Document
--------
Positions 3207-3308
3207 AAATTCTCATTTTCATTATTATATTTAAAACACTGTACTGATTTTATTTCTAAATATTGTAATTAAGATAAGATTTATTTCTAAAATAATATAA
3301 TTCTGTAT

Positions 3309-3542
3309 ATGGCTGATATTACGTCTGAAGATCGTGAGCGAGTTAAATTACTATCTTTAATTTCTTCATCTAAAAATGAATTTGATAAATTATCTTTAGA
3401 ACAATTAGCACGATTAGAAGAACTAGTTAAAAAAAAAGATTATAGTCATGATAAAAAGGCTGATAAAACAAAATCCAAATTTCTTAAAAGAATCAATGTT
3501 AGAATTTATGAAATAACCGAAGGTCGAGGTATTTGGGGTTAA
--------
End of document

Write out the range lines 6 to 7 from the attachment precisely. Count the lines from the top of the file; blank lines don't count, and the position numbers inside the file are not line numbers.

3401 ACAATTAGCACGATTAGAAGAACTAGTTAAAAAAAAAGATTATAGTCATGATAAAAAGGCTGATAAAACAAAATCCAAATTTCTTAAAAGAATCAATGTT
3501 AGAATTTATGAAATAACCGAAGGTCGAGGTATTTGGGGTTAA